What's propelled Apple (NASDAQ:AAPL) to incredibly high valuations over the last year and a half can be boiled down to 3 factors: innovation, market share and large gross margins. 18 months following Steve Jobs' passing, these factors don't seem to be there anymore, paving way for the likes of more innovative companies such as Blackberry (NASDAQ:BBRY) to gain market share.
During the time Steve Jobs was at the helm, Apple was a master trendsetter and was undoubtedly the most innovative company on the planet. Under his guidance, Apple went on to create market disrupting devices such as iPods and iPhones, which at the time were clearly the most superior products in their industries. Furthermore, with the conception of the iPad, Jobs singlehandedly created a market segment of his own, which no other company had even dared to explore until it became clear that tablets would be a device consumers would use.
Apple devices quickly became the "in" products to have, and as the contagion spread, loyalists had developed a cult-like following for Apple products. By essentially being first-to-market in the music player, mobile phone and tablet space, Apple was capitalizing on a huge market share, all while maintaining fat margins. This knack for innovation brought Apple to the forefront of the mobile devices industry, and rendered many devices such as the old Sony Walkman obsolete.
When the great Steve Jobs passed on October 5, 2011, there were many questions about the state of Apple Incorporated, and whether or not it would be able to sustain the remarkable rate of innovation it had over the last decade. With the negligible price movement during the day of Jobs' passing, many pundits claimed that the risk had already been priced into the stock valuation. The market seemed to believe so, as the stock price skyrocketed from $300 on October 5th to highs of over $700, where it surpassed ExxonMobil (NYSE:XOM) and was recognized as the most valuable company in the world (in terms of market capitalization). It seemed as if Apple hadn't lost a beat since his passing.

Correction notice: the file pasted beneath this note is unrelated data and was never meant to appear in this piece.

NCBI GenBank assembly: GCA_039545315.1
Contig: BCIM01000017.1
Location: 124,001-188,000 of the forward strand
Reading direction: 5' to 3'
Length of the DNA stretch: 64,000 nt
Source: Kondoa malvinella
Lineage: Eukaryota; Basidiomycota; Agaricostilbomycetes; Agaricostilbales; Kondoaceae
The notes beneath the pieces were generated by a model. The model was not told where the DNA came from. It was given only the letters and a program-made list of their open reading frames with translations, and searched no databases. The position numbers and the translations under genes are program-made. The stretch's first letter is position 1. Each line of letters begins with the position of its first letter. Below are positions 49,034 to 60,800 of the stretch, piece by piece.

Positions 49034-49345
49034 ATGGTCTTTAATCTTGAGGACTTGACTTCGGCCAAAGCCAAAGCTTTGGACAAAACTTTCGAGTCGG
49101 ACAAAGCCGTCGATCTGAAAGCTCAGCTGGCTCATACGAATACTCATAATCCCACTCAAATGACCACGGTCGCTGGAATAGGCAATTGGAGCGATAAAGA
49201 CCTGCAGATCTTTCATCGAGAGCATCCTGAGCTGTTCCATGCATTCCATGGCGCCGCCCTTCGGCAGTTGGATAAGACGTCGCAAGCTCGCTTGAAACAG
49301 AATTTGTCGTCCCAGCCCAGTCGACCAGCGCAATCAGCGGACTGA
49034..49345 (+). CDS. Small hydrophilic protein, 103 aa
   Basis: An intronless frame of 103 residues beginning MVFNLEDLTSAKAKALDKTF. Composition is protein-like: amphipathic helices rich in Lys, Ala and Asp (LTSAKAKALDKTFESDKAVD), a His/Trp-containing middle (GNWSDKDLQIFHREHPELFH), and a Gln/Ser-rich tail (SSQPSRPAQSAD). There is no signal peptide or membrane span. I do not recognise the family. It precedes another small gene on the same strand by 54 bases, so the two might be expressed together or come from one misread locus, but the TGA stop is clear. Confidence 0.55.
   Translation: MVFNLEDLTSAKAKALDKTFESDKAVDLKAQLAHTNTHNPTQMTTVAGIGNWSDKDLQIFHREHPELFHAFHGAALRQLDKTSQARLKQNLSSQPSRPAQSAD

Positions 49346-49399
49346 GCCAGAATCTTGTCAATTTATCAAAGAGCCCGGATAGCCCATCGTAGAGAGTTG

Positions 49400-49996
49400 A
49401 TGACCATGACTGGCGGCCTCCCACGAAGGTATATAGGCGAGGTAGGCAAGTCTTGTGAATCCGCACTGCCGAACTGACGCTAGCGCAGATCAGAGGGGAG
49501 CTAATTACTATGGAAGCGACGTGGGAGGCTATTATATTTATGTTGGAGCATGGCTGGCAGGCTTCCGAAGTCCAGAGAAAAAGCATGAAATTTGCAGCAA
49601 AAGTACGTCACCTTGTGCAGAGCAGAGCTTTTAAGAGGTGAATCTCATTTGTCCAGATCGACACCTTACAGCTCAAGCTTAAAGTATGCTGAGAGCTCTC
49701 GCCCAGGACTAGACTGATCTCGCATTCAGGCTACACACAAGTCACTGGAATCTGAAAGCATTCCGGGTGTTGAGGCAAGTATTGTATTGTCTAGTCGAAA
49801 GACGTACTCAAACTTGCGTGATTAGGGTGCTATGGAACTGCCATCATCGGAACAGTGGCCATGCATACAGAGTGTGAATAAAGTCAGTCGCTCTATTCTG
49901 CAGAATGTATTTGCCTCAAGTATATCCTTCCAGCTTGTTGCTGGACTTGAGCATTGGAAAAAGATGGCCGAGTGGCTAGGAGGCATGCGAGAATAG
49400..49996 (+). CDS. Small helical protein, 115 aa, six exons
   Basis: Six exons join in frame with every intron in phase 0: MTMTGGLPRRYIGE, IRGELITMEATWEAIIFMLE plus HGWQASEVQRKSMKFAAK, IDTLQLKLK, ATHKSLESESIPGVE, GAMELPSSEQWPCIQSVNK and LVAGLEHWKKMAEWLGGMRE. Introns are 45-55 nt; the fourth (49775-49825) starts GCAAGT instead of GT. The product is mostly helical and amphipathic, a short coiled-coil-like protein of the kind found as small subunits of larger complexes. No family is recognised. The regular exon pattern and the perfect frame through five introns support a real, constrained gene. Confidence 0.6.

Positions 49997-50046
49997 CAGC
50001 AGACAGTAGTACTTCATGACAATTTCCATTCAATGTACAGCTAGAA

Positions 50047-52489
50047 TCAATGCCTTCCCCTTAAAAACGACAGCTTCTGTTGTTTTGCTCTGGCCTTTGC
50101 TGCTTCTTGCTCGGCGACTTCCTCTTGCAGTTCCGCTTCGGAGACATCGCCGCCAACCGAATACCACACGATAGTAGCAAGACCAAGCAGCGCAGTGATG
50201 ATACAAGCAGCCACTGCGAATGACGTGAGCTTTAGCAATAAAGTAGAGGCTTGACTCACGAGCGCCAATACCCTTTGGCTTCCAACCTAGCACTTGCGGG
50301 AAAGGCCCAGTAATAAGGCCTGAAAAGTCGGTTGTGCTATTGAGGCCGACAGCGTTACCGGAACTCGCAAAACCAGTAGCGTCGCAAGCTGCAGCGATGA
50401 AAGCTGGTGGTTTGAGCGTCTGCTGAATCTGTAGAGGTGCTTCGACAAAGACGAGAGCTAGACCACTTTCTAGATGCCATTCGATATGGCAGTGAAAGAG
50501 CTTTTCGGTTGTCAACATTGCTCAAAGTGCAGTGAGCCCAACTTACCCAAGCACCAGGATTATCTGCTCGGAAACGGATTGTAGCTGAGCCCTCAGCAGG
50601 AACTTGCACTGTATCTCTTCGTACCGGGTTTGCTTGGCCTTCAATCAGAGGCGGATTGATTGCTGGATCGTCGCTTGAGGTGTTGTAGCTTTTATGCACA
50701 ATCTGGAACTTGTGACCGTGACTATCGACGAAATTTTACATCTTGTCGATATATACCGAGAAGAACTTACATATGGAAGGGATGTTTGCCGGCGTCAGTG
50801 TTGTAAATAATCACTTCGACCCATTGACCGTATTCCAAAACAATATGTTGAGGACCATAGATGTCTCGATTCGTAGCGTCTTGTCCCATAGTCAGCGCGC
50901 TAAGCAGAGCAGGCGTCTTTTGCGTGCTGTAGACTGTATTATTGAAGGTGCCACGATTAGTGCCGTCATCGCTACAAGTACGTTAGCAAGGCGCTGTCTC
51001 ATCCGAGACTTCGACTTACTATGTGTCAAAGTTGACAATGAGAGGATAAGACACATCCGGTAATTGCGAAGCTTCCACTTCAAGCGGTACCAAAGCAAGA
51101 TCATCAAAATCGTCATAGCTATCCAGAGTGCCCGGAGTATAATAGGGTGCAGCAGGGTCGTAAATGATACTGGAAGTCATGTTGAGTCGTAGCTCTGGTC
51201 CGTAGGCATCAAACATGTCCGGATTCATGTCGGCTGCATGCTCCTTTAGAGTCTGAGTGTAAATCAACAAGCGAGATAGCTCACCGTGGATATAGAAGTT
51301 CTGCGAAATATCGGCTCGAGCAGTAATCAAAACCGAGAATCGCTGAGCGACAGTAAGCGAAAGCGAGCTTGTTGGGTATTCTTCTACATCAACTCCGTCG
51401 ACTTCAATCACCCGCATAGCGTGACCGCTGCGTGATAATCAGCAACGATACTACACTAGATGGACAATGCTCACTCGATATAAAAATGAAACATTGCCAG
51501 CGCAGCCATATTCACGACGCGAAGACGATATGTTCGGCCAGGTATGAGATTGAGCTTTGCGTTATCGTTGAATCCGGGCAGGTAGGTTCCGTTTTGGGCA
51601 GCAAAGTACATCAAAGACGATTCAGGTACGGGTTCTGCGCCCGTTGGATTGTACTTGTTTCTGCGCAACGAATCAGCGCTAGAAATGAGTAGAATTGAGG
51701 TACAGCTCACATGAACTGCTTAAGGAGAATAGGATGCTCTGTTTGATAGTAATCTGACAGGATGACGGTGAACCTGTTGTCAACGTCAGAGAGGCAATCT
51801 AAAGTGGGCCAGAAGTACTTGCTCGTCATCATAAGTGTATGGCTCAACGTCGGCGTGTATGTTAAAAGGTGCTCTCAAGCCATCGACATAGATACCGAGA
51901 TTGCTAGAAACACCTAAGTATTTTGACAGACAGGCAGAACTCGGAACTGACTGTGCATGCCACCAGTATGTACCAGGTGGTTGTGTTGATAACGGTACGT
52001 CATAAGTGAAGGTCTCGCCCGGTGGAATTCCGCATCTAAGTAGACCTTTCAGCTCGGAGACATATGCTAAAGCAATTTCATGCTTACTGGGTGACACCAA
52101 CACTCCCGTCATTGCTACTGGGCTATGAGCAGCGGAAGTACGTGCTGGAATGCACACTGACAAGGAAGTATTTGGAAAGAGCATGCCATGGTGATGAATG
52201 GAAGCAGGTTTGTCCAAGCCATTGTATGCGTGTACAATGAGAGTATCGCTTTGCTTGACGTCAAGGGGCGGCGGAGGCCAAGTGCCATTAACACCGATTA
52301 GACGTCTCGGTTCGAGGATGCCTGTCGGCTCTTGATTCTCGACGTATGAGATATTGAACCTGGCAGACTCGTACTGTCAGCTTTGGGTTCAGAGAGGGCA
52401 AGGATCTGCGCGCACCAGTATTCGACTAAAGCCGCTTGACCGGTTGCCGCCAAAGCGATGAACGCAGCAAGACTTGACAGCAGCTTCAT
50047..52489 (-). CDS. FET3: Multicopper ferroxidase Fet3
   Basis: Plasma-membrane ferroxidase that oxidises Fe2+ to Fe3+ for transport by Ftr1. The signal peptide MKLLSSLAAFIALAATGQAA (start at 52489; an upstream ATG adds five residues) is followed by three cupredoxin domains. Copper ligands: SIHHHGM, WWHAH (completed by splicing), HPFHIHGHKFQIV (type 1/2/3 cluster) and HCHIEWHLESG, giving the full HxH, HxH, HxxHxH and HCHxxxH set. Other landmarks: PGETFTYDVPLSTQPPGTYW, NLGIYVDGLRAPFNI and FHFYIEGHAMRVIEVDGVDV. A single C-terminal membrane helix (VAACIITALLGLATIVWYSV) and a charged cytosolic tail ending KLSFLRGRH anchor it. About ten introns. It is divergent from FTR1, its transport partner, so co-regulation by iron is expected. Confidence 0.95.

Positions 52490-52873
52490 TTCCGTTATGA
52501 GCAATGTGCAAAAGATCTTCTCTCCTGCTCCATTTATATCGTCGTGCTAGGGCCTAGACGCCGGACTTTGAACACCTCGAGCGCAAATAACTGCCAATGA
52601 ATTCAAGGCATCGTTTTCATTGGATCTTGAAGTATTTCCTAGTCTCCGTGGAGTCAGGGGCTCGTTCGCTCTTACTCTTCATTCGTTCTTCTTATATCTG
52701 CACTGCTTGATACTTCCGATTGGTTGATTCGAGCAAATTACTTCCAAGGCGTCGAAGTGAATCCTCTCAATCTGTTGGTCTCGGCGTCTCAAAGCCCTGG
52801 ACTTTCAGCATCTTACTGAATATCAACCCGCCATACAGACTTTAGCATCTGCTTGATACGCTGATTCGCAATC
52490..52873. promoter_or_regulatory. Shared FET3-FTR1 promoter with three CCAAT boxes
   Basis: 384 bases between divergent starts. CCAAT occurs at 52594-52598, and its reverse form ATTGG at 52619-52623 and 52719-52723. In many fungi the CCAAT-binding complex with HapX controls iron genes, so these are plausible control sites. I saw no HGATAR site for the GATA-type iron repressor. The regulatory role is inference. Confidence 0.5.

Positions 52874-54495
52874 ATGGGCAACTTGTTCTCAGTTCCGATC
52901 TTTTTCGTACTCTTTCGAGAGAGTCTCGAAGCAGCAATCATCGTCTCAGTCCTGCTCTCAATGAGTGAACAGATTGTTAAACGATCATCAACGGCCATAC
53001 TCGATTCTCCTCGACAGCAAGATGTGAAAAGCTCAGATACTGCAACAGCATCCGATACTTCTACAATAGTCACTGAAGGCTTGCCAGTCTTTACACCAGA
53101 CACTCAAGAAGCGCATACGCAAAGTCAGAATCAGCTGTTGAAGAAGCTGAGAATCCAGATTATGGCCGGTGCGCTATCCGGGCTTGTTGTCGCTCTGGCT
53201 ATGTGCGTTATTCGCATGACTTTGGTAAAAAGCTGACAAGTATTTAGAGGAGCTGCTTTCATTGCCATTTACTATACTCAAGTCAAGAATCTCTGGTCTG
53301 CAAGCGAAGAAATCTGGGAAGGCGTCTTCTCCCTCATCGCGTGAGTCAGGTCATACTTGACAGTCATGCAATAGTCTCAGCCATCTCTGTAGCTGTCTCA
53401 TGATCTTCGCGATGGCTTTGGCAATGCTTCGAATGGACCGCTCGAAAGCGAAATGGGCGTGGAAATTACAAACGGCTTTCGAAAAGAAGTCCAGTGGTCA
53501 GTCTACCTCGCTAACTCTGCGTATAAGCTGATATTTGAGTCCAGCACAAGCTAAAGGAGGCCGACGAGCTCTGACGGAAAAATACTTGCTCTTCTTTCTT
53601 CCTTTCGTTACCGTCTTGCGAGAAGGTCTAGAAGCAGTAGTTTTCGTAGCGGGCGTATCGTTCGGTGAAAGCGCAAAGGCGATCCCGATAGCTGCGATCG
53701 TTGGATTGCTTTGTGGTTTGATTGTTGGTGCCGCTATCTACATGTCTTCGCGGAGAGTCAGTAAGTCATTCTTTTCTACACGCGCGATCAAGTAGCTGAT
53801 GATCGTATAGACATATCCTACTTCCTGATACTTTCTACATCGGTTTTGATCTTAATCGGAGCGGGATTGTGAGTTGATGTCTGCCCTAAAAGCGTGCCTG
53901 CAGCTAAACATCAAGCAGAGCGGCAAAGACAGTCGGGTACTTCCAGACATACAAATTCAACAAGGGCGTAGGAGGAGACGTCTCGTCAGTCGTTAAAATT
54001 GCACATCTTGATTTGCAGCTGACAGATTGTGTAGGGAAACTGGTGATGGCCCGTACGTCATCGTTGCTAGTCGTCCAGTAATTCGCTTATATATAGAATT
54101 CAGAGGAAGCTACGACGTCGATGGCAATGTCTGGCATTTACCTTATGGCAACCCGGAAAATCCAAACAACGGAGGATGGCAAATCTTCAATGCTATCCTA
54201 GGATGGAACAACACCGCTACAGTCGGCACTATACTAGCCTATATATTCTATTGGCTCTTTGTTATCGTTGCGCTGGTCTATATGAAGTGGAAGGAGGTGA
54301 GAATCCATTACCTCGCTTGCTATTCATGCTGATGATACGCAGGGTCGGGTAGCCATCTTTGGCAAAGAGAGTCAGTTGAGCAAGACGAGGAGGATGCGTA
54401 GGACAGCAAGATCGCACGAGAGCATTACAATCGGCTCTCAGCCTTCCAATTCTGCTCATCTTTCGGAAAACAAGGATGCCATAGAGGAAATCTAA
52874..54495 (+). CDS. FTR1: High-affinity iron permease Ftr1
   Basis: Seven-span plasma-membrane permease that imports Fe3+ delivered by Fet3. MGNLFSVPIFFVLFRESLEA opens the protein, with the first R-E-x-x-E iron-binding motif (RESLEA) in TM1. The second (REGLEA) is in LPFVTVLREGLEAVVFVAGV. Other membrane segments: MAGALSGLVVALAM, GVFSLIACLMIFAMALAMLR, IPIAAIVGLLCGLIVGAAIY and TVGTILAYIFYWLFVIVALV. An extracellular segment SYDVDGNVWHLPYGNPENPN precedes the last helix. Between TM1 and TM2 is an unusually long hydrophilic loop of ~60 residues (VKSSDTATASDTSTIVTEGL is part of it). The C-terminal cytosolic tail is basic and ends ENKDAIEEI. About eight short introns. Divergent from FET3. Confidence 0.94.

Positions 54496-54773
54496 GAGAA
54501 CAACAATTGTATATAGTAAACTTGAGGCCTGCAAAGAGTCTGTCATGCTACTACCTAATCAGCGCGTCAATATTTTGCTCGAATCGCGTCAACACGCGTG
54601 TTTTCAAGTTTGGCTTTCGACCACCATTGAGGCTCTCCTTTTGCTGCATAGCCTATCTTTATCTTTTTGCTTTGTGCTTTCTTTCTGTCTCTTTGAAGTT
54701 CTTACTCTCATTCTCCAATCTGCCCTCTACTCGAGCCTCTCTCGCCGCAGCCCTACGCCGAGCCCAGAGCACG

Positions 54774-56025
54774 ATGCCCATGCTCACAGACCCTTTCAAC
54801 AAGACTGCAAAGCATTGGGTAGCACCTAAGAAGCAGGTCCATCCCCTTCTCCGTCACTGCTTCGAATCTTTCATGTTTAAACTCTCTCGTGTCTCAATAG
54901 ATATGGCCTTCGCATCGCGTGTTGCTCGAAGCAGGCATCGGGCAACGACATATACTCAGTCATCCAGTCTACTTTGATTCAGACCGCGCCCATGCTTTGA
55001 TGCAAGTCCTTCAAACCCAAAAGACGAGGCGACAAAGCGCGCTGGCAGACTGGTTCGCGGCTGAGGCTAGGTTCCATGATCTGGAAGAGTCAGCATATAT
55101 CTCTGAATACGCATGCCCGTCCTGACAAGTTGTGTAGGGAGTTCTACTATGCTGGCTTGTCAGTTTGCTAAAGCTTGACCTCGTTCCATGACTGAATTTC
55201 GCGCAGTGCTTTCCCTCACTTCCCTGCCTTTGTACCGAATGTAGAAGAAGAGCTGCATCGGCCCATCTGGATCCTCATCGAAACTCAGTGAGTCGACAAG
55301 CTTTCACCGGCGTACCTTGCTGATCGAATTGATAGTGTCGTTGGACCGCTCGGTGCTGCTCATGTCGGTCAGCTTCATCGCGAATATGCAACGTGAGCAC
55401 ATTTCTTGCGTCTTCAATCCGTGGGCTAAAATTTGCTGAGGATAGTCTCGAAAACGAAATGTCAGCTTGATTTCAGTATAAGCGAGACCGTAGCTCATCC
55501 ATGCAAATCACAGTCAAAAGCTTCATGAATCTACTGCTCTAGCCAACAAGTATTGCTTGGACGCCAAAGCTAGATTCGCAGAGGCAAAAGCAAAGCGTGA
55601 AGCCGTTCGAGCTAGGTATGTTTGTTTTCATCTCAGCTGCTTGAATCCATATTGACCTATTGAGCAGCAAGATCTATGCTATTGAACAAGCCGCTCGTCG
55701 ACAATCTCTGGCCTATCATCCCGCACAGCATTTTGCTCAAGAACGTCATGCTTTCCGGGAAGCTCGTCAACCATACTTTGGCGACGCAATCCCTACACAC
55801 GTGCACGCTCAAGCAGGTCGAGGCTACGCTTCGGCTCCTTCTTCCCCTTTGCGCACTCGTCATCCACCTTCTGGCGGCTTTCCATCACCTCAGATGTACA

Today, 18 months after Jobs' passing, its looks as if Apple Incorporated has been riding on the momentum of Steve Jobs' visionary leadership. There's no doubt that iPhones remains a wildly popular phone among the masses, but one has to wonder how long this can continue. The only innovative features that Apple has added to the product line over the last year and a half is the 5th line of icons to the iPhone, and an iPad mini that Steve Jobs was adamantly opposed to.
Market Share and Margins
Without innovation, competitors are slowly chipping away at the only two factors that make Apple stock worth buying: market share and margins. In today's world of technological copycats, if you're not moving forward, others are catching up real quick. In the latest report released by Kanter Worldpanel, Android accounted for 51.2% of U.S. smartphone sales, while iPhones remain in second place with 43.5%, down for a consecutive period. With little innovation over the last little while, Apple's first-mover advantage is slowly wearing away and companies like Blackberry are looking to take some of its market share. It's already been reported that 50% of users switching to the Blackberry Z10 devices are coming from Android and iPhone users.
Apple's gross margins aren't making the pill any easier to swallow, either. Compared to a year ago, Apple's FY2013 first quarter margins declined to 38.6 percent, lower than the 44.7 percent on the same quarter a year ago, representing an over 15% decline. Worse yet, The Wall Street Journal is reiterating its previous claims that a cheaper iPhone is in the works for this year, which will only further diminish margins. While Apple margins are steadily decreasing, one of the more pleasant surprises in Blackberry's fourth quarter 2013 fiscal year earnings was the increase from 30% to 40% gross margin it reported on revenue. There is strong reason to expect these robust margins to continue on Blackberry's end, as enterprise devices have tended to secure larger margins (think Lenovo).
Apple's development since Steve Jobs' passing has been largely stagnant. With fierce competition in the industry, the likes of Blackberry will be looking to take advantage of any churn that occurs from users dissatisfied in waiting for a full year for a new device, only to have a slightly thinner iPhone. Android's best phones, the Nexus 4, will likely be made with a "zero margin strategy" in mind, as Google (NASDAQ:GOOG) attempts to maximize advertising revenue, and the Galaxy S4 has features that are too gimmicky to be taken seriously as a market leader.
It is of my opinion that Blackberry can and will capitalize on a situation where advances in mobile technology are stalling. Unlike Apple, Blackberry has a secure platform, as well as apps that are able to run concurrently in real time. No one will ever be able create the dent in the universe that the great Steve Jobs did, but Thorsten Heins is developing the new Blackberry phones with an eye on the future.